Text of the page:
Fourier Coefficients
Dear Colleagues,
Could you please help me in solving the following problem:
Show that an element $\displaystyle x$ of an inner product space $\displaystyle X$ cannot have "too many" Fourier coefficients $\displaystyle <x, e_{k}>$ which are "big"; here, $\displaystyle (e_{k})$ is a given orthonormal sequence; more precisely, show that the number $\displaystyle n_{m}$ of $\displaystyle <x, e_{k}>$ such that $\displaystyle <x, e_{k}>>1/m$ must satisfy $\displaystyle n_{m}<m^{2}x^{2}$.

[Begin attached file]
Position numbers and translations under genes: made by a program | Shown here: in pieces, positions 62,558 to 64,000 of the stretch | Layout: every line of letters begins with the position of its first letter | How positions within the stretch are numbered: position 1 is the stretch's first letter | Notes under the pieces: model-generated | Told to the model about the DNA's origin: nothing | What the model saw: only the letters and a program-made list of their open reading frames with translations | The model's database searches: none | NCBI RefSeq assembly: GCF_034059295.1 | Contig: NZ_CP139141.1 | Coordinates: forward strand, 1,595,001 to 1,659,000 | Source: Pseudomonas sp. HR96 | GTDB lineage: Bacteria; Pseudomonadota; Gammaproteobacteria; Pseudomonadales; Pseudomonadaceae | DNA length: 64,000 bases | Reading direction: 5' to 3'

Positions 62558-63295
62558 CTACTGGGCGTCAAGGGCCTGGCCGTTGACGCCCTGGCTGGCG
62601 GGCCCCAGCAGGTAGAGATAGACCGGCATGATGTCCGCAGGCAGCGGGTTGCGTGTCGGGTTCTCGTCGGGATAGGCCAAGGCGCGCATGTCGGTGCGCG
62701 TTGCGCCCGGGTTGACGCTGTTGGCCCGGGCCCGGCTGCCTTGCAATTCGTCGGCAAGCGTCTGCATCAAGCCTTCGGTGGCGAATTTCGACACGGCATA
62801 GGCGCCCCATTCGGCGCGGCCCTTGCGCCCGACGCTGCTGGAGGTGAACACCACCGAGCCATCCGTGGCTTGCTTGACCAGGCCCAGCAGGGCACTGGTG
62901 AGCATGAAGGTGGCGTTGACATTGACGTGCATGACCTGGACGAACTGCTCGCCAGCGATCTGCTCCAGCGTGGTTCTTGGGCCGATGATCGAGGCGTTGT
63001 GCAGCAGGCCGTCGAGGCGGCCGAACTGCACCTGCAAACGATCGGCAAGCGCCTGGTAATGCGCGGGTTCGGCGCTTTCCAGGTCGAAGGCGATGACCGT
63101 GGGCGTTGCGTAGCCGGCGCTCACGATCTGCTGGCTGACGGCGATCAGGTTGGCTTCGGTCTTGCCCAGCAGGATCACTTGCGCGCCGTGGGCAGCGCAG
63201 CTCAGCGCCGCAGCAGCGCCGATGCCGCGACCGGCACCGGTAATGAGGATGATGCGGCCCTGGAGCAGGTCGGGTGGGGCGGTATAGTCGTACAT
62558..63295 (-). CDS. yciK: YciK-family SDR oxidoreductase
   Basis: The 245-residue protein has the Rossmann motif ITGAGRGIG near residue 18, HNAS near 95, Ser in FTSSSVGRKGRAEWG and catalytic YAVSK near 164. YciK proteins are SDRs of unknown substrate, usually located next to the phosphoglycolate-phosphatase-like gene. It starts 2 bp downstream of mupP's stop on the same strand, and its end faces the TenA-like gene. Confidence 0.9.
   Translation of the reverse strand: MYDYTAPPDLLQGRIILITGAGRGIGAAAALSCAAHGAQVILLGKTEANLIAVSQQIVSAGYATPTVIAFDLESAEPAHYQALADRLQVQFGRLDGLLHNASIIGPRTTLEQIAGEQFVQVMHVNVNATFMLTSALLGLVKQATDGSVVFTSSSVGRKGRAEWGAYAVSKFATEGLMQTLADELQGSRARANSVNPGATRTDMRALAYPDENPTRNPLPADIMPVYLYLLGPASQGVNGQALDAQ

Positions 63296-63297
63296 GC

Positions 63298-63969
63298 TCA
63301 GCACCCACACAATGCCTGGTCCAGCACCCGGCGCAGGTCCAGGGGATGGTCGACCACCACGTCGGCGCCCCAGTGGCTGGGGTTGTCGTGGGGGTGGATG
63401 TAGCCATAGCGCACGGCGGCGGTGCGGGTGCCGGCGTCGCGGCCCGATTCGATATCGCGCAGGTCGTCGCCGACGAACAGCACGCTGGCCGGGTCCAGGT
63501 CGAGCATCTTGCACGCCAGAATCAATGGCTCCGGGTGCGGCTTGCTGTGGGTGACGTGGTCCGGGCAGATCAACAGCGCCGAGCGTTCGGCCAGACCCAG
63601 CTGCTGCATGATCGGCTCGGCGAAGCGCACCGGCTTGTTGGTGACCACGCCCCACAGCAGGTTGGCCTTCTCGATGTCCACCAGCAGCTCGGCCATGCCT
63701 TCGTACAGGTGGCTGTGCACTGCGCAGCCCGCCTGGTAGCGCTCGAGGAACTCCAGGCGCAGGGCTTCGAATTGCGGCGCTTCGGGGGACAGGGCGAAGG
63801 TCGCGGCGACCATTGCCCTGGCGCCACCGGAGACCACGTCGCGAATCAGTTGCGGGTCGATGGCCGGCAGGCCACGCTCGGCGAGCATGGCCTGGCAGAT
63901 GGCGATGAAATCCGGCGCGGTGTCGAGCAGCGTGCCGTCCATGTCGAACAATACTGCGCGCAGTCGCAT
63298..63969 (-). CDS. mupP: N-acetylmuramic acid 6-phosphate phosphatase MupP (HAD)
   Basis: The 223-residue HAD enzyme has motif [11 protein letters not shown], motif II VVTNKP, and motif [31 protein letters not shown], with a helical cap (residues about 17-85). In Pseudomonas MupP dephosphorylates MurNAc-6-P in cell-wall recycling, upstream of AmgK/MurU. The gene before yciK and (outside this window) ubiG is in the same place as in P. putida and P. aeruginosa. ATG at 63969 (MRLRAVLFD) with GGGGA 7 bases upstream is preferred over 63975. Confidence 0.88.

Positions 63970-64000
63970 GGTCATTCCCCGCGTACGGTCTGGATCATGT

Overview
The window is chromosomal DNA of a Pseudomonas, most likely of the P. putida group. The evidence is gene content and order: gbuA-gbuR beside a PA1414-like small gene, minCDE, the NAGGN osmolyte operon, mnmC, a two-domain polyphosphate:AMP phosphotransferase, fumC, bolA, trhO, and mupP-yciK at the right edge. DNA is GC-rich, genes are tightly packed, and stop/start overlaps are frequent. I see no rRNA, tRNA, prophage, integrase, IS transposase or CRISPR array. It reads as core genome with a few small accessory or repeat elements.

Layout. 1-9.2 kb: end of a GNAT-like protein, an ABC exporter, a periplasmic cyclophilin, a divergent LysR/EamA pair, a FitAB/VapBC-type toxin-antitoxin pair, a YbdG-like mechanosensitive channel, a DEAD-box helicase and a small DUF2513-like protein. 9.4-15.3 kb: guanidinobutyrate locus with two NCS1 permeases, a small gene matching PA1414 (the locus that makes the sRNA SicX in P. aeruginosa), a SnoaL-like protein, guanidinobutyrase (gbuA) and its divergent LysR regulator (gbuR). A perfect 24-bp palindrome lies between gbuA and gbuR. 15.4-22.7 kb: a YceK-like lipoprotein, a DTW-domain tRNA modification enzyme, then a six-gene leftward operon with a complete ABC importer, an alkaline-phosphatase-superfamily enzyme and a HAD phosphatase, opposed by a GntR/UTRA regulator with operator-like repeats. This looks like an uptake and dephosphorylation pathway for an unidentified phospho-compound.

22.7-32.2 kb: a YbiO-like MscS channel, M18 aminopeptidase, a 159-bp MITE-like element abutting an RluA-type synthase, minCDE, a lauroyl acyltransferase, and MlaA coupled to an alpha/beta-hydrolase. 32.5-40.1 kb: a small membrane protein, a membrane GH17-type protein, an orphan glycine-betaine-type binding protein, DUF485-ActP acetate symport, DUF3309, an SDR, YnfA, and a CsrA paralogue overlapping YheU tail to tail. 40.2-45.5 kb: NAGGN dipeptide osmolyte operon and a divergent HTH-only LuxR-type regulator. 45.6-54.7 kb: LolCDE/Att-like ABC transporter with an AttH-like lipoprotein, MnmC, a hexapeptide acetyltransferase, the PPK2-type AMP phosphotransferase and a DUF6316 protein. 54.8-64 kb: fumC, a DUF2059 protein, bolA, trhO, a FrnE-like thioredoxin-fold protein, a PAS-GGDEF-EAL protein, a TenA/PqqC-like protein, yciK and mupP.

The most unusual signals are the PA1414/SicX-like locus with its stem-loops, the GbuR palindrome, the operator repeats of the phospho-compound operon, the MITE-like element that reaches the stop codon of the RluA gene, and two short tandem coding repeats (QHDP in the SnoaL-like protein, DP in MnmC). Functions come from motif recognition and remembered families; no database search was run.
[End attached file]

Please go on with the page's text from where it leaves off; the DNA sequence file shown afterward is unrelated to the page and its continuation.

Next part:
In fact the most important part in my opinion is how we can show that $\displaystyle n_{m}$ is finite?
Best Regards.

Use Parsevals' Identity.
Parseval's identity  Wikipedia, the free encyclopedia
we know that the sum
$\displaystyle \sum_{n=1}^{\infty}<x,e_n>$
Is finite.
Since the series converges we know that the limit
$\displaystyle \lim_{n \to \infty}<x,e_n>=0$

Thank you for your reply. In fact, Parseval's identity does not hold here since $\displaystyle (e_{k})$ is an orthonormal sequence not basis in the inner product space $\displaystyle X$.
Regards.